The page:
The NHS started out with 5,900 ventilators, with the government widely reported as having requested a further 30,000 following a Monday, 16 March request for industrial help, although in an article of Sunday, 5 April, The Guardian had this: “The sheer scale of the challenge is one reason why the government has put in place orders that would lead to the delivery of at least 61,000 machines [ventilators] – far more than are supposedly required [www.is.gd/pocelu]." And on Monday,

6 April, Machinery was told that the AMRC understood that the VentilatorChallengeUK effort was a 50,000-unit affair – the AMRC being part of the government's High Value Manufacturing Catapult (HVMC) network that led VentilatorChallengeUK. That challenge was focused on two existing designs, one each from Penlon and Smiths Medical. Of course, there was the Dyson ventilator design, the GTech design and numerous others that appeared in the UK during this period, let alone globally, with some designs made available free, including GTEch’s. But it was VentilatorChallengeUK that was the main game, albeit that even by 21 April, only 250 had been delivered by this consortium, reported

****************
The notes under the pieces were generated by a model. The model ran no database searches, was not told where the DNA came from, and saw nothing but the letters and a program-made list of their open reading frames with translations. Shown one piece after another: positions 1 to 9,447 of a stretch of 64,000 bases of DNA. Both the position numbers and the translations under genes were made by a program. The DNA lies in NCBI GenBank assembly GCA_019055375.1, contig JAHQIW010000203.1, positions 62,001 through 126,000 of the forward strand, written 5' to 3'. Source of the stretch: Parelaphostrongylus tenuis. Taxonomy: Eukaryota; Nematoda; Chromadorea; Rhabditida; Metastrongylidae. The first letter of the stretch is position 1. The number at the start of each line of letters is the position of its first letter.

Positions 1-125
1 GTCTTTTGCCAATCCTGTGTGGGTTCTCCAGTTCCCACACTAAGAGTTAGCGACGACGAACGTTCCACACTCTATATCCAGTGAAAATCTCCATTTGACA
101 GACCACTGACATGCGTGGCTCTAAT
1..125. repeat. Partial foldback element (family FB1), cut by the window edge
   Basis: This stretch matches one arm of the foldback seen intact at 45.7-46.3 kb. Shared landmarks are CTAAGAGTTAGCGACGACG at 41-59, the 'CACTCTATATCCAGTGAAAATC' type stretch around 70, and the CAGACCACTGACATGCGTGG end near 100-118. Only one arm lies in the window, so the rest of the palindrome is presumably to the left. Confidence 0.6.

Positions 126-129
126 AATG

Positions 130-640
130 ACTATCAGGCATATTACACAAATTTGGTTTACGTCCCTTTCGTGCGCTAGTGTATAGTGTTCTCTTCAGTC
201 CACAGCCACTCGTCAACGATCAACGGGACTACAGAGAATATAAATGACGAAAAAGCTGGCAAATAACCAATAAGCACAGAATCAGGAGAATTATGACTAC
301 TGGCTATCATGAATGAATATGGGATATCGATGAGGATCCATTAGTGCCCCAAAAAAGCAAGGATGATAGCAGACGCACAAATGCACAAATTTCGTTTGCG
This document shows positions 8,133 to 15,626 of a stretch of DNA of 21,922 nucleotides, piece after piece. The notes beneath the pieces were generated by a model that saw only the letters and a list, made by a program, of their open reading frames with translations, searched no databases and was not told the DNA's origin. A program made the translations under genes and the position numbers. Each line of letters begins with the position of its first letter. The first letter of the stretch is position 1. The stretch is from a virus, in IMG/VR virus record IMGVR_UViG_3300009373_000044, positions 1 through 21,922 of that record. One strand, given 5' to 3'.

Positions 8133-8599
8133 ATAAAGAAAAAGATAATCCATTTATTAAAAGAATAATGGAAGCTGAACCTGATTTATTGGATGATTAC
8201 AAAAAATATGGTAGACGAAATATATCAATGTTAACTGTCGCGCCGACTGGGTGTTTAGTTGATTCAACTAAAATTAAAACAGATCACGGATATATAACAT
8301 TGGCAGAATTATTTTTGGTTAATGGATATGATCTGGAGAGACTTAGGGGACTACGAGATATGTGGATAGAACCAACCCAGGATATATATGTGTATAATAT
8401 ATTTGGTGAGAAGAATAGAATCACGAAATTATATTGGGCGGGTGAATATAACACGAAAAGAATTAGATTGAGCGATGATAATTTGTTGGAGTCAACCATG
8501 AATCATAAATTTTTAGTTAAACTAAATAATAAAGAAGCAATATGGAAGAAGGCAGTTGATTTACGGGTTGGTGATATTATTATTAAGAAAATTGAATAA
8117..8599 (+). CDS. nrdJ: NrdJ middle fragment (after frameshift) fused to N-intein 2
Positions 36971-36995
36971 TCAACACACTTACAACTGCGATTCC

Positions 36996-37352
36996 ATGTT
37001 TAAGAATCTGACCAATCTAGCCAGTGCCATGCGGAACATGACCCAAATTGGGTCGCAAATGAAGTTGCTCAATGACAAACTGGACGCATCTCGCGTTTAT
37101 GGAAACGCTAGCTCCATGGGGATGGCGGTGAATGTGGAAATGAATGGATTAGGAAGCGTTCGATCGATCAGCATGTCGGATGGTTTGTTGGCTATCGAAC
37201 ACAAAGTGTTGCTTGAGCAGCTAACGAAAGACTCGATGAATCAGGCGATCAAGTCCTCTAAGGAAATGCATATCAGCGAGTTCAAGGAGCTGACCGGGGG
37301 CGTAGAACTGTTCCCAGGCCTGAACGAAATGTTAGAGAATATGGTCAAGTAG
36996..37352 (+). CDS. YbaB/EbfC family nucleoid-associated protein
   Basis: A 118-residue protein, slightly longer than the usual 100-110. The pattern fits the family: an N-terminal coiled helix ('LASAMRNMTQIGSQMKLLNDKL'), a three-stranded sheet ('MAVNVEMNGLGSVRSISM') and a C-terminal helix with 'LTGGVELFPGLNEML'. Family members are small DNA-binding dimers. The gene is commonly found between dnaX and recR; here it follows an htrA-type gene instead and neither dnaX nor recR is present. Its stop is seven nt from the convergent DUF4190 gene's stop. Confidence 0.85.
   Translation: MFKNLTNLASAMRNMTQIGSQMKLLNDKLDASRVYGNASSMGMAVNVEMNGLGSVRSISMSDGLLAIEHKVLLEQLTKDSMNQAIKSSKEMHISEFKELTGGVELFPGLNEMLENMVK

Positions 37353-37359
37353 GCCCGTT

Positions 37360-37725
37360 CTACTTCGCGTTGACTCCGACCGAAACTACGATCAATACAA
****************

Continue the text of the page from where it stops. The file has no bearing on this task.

The Guardian (www.is.gd/faduso) – the UK passed the peak of announced hospital deaths on 21 April, peak UK new cases was on 19 April.

So, taking that 61,000 figure, it is no surprise that it seemed that a very large number of component suppliers were pitching in to help the top level VentilatorChallengeUK consortium. In fact, that same 21 April newspaper report highlighted that the consortium had received government backing to buy 11m components.

In turn, metal component makers called upon material, cutting tool, workholding and machine tool suppliers to help them gear up to produce, with tales of responses within hours common. Weekend working was widely undertaken.

For face shields, the 3D printer came into its own, with 3D-printing bureaux, printer manufacturers and suppliers, together with individuals with their own home units, all stepping up to produce them by, collectively, the thousand. Even the Royal Mint set itself up to make visors, not by 3D printing it has to be said. Again, online designs were made freely available to support a global effort.

Read the full story here.